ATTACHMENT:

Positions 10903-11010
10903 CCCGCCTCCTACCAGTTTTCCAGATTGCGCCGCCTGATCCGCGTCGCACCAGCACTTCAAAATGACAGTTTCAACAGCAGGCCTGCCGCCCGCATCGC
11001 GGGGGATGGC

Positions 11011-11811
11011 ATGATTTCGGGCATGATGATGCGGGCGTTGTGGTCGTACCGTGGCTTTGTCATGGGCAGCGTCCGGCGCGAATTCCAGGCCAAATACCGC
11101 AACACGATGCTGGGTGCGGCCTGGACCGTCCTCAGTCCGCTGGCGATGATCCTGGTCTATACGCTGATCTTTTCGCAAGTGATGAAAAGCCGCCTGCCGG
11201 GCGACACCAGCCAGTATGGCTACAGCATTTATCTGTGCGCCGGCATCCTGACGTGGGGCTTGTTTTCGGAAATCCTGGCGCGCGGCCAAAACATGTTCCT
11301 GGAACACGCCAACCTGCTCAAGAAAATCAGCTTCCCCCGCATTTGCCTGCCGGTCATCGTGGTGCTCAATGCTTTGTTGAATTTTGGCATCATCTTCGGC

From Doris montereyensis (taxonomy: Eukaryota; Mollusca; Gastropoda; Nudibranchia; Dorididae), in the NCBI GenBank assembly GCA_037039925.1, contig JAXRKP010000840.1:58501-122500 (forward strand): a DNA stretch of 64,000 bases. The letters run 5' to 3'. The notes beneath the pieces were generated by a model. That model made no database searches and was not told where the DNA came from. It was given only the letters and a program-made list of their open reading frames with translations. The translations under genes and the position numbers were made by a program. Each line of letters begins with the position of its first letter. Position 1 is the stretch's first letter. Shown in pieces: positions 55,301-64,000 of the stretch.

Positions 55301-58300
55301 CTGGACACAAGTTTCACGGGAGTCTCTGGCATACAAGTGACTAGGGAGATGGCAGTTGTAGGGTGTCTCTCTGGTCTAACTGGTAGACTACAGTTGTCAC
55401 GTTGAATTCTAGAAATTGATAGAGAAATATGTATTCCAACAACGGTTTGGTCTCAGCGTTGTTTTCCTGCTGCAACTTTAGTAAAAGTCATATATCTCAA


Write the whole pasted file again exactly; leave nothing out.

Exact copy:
Positions 10903-11010
10903 CCCGCCTCCTACCAGTTTTCCAGATTGCGCCGCCTGATCCGCGTCGCACCAGCACTTCAAAATGACAGTTTCAACAGCAGGCCTGCCGCCCGCATCGC
11001 GGGGGATGGC

Positions 11011-11811
11011 ATGATTTCGGGCATGATGATGCGGGCGTTGTGGTCGTACCGTGGCTTTGTCATGGGCAGCGTCCGGCGCGAATTCCAGGCCAAATACCGC
11101 AACACGATGCTGGGTGCGGCCTGGACCGTCCTCAGTCCGCTGGCGATGATCCTGGTCTATACGCTGATCTTTTCGCAAGTGATGAAAAGCCGCCTGCCGG
11201 GCGACACCAGCCAGTATGGCTACAGCATTTATCTGTGCGCCGGCATCCTGACGTGGGGCTTGTTTTCGGAAATCCTGGCGCGCGGCCAAAACATGTTCCT
11301 GGAACACGCCAACCTGCTCAAGAAAATCAGCTTCCCCCGCATTTGCCTGCCGGTCATCGTGGTGCTCAATGCTTTGTTGAATTTTGGCATCATCTTCGGC

From Doris montereyensis (taxonomy: Eukaryota; Mollusca; Gastropoda; Nudibranchia; Dorididae), in the NCBI GenBank assembly GCA_037039925.1, contig JAXRKP010000840.1:58501-122500 (forward strand): a DNA stretch of 64,000 bases. The letters run 5' to 3'. The notes beneath the pieces were generated by a model. That model made no database searches and was not told where the DNA came from. It was given only the letters and a program-made list of their open reading frames with translations. The translations under genes and the position numbers were made by a program. Each line of letters begins with the position of its first letter. Position 1 is the stretch's first letter. Shown in pieces: positions 55,301-64,000 of the stretch.

Positions 55301-58300
55301 CTGGACACAAGTTTCACGGGAGTCTCTGGCATACAAGTGACTAGGGAGATGGCAGTTGTAGGGTGTCTCTCTGGTCTAACTGGTAGACTACAGTTGTCAC
55401 GTTGAATTCTAGAAATTGATAGAGAAATATGTATTCCAACAACGGTTTGGTCTCAGCGTTGTTTTCCTGCTGCAACTTTAGTAAAAGTCATATATCTCAA